England and Wales
Cited – De Lasalle v Guildford CA 1901
When looking at a statement to see if a warranty was given: ‘In determining whether it was so intended, a decisive test is whether the vendor assumes to assert a fact of which the buyer is ignorant, or merely states an opinion or judgment upon a . .
Cited – Brownlie v Campbell; Brownlie v Miller HL 1880
Silence where there is a duty to speak, may amount to a misrepresentation. Lord Blackburn said: ‘where there is a duty or an obligation to speak, and a man in breach of that duty or obligation holds his tongue and does not speak, and does not say . .
Cited – Chandelor v Lopus 1603
The plaintiff sued for an alleged misrepresentation as to the character of a precious stone sold to him.
Held: The plaintiff must either declare on a contract, or if he declared in tort for a misrepresentation must aver a scienter. . .
Cited – Pasley v Freeman 1789
Tort of Deceit Set Out
The court considered the tort of deceit. A representation by one person that another person was creditworthy was actionable if made fraudulently. A false affirmation made by the defendant with intent to defraud the plaintiff, whereby the plaintiff . .
Cited – Medina v Stoughton 1699
Cited – Peek v Derry CA 1887
The court considered an action for damages for deceit: ‘As I understand the law, it is not necessary that the mis-statement should be the motive, in the sense of the only motive, the only inducement of a party who has acted to his prejudice so to . .
Cited – Derry v Peek HL 1-Jul-1889
The House heard an action for damages for deceit or fraudulent misrepresentation.
Held: The court set out the requirements for fraud, saying that fraud is proved when it is shown that a false representation has been made knowingly or without . .
Criticised – De Lassalle v Guildford CA 1901
The court was asked whether a representation amounts to a warranty or not.
Held: AL Smith MR said: ‘In determining whether it was so intended, a decisive test is whether the vendor assumes to assert a fact of which the buyer is ignorant, or . .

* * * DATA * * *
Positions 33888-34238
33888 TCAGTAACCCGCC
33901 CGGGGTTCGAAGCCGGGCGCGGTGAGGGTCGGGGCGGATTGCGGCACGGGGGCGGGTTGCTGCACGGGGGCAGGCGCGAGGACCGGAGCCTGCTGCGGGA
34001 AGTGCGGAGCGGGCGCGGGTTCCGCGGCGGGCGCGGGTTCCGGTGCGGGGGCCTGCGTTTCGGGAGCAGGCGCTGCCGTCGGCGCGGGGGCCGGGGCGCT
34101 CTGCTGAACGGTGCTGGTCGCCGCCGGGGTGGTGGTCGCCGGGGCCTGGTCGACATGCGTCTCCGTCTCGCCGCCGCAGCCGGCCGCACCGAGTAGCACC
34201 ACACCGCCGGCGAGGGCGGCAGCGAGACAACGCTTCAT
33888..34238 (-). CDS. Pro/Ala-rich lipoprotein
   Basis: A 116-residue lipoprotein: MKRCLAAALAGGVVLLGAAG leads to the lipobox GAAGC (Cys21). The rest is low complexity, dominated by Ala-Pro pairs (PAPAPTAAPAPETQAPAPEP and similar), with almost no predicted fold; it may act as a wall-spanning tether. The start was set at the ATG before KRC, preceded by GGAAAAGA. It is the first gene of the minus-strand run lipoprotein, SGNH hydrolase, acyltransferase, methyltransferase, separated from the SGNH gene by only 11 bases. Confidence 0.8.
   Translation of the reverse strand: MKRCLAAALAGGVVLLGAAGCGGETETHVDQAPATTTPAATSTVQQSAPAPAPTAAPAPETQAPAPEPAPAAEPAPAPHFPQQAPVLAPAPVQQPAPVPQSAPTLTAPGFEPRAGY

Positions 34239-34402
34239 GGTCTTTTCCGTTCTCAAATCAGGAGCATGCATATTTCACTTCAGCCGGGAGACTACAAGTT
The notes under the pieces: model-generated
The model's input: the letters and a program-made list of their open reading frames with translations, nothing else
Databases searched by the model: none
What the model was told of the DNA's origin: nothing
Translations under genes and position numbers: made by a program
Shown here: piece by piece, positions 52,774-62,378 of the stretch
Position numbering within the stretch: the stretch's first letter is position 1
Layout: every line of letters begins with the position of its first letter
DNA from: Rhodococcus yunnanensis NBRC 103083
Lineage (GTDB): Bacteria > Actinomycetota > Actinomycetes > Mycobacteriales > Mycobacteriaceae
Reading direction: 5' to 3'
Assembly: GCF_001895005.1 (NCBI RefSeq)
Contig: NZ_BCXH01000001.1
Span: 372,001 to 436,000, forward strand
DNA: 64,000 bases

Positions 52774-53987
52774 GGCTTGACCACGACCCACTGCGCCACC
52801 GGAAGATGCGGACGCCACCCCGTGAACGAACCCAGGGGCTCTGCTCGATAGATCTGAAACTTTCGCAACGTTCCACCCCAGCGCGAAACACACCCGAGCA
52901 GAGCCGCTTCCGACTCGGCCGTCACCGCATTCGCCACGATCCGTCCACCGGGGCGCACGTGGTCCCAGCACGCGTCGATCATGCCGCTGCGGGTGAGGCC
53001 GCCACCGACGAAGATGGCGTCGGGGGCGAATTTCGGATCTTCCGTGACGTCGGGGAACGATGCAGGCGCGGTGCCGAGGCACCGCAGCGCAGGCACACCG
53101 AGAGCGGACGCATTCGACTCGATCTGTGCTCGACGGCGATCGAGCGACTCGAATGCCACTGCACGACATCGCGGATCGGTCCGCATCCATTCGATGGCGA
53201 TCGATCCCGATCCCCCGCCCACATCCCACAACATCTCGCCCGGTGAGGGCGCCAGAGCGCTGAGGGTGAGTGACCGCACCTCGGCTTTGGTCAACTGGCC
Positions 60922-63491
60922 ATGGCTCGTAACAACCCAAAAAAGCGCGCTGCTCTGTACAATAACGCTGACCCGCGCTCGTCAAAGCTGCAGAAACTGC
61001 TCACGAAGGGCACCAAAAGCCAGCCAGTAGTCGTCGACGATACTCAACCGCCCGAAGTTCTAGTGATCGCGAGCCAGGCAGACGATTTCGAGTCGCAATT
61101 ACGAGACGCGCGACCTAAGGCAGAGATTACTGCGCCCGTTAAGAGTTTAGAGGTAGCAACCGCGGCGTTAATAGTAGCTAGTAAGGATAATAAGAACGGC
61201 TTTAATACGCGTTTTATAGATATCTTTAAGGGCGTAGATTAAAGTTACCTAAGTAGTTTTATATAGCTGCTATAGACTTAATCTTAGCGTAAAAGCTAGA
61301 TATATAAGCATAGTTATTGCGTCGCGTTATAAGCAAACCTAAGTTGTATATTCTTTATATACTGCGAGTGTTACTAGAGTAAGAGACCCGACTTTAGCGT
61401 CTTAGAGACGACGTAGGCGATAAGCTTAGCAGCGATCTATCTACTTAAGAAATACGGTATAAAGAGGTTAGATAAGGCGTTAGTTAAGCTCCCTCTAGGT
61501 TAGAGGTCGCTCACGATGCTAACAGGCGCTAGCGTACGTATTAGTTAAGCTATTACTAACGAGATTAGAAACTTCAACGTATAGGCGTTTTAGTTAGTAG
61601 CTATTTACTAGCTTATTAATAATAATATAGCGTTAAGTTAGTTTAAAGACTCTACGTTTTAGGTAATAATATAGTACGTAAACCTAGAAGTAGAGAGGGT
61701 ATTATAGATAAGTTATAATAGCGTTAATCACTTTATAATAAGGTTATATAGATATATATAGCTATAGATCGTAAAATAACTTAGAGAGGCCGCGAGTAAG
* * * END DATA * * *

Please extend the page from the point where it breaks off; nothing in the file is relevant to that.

Cited – Stewart v Perth and Kinross Council HL 1-Apr-2004
The claimant challenged refusal of a licence to sell second hand cars, saying that the licensing requirements imposed were outwith the Act under which they had been made. The licensing scheme imposed additional requirements.
Held: Though a . .
Cited – Hedley Byrne and Co Ltd v Heller and Partners Ltd HL 28-May-1963
Banker’s Liability for Negligent Reference
The appellants were advertising agents. They were liable themselves for advertising space taken for a client, and had sought a financial reference from the defendant bankers to the client. The reference was negligent, but the bankers denied any . .
Cited – Esso Petroleum Limited v Commissioners of Customs and Excise HL 10-Dec-1975
The company set up a scheme to promote their petrol sales. They distributed coins showing the heads of members of the English football team for the 1970 World Cup. One coin was given with each for gallons of petrol. The Commissioners said that the . .
Cited – Blackpool and Fylde Aero Club Ltd v Blackpool Borough Council CA 25-May-1990
The club had enjoyed a concession from the council to operate pleasure flights from the airport operated by the council. They were invited to bid for a new concession subject to strict tender rules. They submitted the highest bid on time, but the . .
Cited – Oscar Chess Ltd v Williams CA 11-Nov-1956
Where somebody warrants something, the person giving the warranty binds himself or herself to it. Lord Denning suggested that the test of an interpretation was what an intelligent bystander would reasonably infer contracting parties had agreed upon. . .
Cited – Evans and Son (Portsmouth) Ltd v Andrea Merzario Ltd CA 1976
The defendants had carried previously goods aboard ship for the plaintiffs. This time, they were asked for and gave an oral re-assurance to the plaintiffs that the goods would be carried below deck. This did not happen and the goods were swept . .
Cited – Dick Bentley Productions Ltd v Harold Smith (Motors) Ltd CA 3-Mar-1965
When a person gives a promise or an assurance to another, intending that he should act on it by entering into a contract, and he does act on it by entering into the contract, it is binding.
Lord Denning MR said of a collateral warranty: . .
Lists of cited by and citing cases may be incomplete.
Contract, Torts – Other
Updated: 02 November 2021; Ref: scu.265974